any man at all worthy of the high reputa
tion for intelligence and a well-balanced
judicial mind, such as Judge Widney him
self will admit be is entitled to claim, ever
could have written the article in question.
Ky inserting this you will both vindicate
the injured Widney, and those persons,
both real and imaginary, against whom
some poor, deluded creature has been
ranting over Judge Widney's name.
ZACH MONT'iO.MEUY.
Los Angeles, March 30th, 1 son.
THE STOCK EXCHANGE
Formally Organized Last Evening—Directors
Elected for the First Year
The Los Angeles Mining and Stock ex
change was formally organized last even
ing at tbe office of the Los Angeles Petro
leum. Smelting and Mining company. No.
330 South Broadway. The exchange is
organized to encourage and advance min
ing industries and to maintain a stock
board for tbe listing and sale of mining
and other stocks. Tbe principal place of
business is Los Angeles, and the associa
tion is to exist for fifty years. The capital
stock of the corporation is $25,000, di
vided into 250 shares of $100 each, and
no member shall hold more than ono
share, though he may transfer his share to
any person who may be acceptable to the
boar,d of directors.
The meeting last evening was called to
order by Major H. M. Kussell, with P. L.
Grilfln acting as secretary.
Major Russell, chairman of the member
ship committee, reported that something
over sixty names had been secured, al
most every one of whom were in attend
ance.
The first business transacted was the
selection of a board of directors, and the
report of the committee appointed to pre
sent names for nine directors was pre
sented. There was soma discussion as to
the method by which the directors should
be elected, but it was flnaily decided to
take a ballot, taking the thirteen names re
ported by the committee as a basis, tha
members having the right to substitute
any other names that they may desire.
Following is tho result of the first ballot,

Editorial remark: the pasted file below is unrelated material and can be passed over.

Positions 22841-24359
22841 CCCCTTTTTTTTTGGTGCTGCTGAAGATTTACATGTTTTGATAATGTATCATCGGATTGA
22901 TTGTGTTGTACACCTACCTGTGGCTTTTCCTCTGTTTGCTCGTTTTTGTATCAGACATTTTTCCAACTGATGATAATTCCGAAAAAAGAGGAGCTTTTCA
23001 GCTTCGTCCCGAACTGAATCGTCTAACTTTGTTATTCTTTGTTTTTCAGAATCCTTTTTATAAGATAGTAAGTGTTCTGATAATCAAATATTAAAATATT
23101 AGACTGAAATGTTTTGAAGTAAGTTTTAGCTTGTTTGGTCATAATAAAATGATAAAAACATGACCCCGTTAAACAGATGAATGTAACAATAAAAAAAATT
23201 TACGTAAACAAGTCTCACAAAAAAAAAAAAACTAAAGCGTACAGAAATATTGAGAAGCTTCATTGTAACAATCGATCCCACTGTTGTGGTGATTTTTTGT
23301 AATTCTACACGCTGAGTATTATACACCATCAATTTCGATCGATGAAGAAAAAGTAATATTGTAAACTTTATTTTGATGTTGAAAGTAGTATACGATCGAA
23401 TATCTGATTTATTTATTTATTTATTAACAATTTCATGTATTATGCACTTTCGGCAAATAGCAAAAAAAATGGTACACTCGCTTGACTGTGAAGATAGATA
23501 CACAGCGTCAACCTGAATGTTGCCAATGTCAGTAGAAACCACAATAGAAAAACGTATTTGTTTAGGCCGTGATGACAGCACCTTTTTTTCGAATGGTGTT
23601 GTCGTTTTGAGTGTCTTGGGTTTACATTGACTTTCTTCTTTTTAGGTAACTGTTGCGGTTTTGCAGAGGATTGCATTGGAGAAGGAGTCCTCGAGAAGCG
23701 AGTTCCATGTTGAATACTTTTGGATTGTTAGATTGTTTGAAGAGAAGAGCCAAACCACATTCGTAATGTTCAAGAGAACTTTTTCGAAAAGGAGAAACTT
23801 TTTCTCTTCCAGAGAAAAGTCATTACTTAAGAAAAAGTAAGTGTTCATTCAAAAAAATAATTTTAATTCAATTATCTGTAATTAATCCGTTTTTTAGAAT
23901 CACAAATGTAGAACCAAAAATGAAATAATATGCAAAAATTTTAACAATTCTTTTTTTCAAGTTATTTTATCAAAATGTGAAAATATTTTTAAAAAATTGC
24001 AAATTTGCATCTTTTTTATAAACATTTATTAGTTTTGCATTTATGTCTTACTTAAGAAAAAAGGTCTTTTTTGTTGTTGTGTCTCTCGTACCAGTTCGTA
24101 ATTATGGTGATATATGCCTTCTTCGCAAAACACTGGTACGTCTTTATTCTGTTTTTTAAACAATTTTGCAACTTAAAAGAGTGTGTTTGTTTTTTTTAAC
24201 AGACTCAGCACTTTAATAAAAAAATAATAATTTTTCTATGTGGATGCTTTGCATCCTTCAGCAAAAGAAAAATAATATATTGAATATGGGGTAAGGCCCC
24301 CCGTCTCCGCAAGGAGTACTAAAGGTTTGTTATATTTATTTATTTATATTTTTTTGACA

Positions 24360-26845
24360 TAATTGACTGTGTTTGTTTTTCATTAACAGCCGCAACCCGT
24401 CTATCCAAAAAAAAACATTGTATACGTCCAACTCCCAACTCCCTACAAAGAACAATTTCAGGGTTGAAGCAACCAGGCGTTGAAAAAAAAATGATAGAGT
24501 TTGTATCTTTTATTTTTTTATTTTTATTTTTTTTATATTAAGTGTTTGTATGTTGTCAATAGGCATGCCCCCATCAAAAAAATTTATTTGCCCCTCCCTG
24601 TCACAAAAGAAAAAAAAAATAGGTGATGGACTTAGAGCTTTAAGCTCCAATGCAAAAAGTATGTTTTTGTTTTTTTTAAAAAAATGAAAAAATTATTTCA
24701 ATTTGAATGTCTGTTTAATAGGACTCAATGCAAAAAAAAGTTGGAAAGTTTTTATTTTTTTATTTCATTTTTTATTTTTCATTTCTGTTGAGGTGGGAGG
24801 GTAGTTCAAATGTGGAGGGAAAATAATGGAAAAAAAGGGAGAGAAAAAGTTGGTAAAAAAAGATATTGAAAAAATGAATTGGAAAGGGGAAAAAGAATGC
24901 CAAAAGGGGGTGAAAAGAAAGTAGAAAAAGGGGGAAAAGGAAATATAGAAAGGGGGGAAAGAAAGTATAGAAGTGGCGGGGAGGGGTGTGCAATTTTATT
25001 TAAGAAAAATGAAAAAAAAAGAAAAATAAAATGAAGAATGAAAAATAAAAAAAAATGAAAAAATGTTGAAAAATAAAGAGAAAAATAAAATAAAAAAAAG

the nine names receiving the highest num
ber of votes being declared the directors
for the ensuing year: A. H. Judson, J. A.
Fairchild, Charles Weir. H. M. Russell, F.
C. Garbutt, E. K. Alexander, deorge W.
Parsons, P. C. Griffin and E. S. Loy.
After some general talk it was moved
and carried that the membership list be
kept open for one week longer in order
tbat the exchange may start.out with the
full membership of 100.
With tbe accessions last evening tbe ex
change now has a membership of seventy
two.
On motion the old committee on mem
bership was discharged and a new com
mittee appointed, as follows: Charles
Weir, E. K. Alexander and A. G. Barllett.
After continuing the committee on se
curing quarters, the meeting adjourned to
next Saturday evening at the samo time
and place.
' SIXTH DISTRICT REPUBLICANS
Committees Meet and Report Progress
on the Prlmsrv.
The Sixth District Republican''CoiP
gressional committee met with the various
assembly sub-committees of this county at
the Hollenbeck hotel yesterday afternoon.
It was decided during the meeting to have
the names of the election ofUcers.tlie pol
ling places and time for holding the
various assembly conventions, reported in
writing to Luther Brown, the secretary of
the congressional committee at Pasadena,
not later than April 10.
For Cradle Songs
A meeting in the interest of the Cradle
Songs entertainments was held at the
home of Mrs. C. M. Severance on Thurs
day morning which in enthusiasm and ac
tivity augured well for a most successful
issue for tbe cause for which they will
be given, the benefit of tbe Free Kinder
garten association of Los Angeles. There
will be a series of three entertainments,
each one equal to a concert, a recitation
and a tableau. They will be given at the
Los Angeles theater April 11 and IS witli
a matinee on the 15th. Season tickets will
be sold for $1.50, including reserved seats.
Separate prices of admission are
50 cents, reserved seats 25 cents addi
tional. As the programs are varied for
each performance the season tickets are
most desirable. Mrs. Tan Nuys has
started the loges superbly by two on tho
first night and one for the matinee, and it
is hoped that the other staunch friends of
the kindergarten will rally and follow suit
with other loges and boxes.
The regular monthly meeting of the kin
dergarten board will be held to-morrow at
2 p. m. in the Friday Morning club rooms,
and all members are urged to he oresent.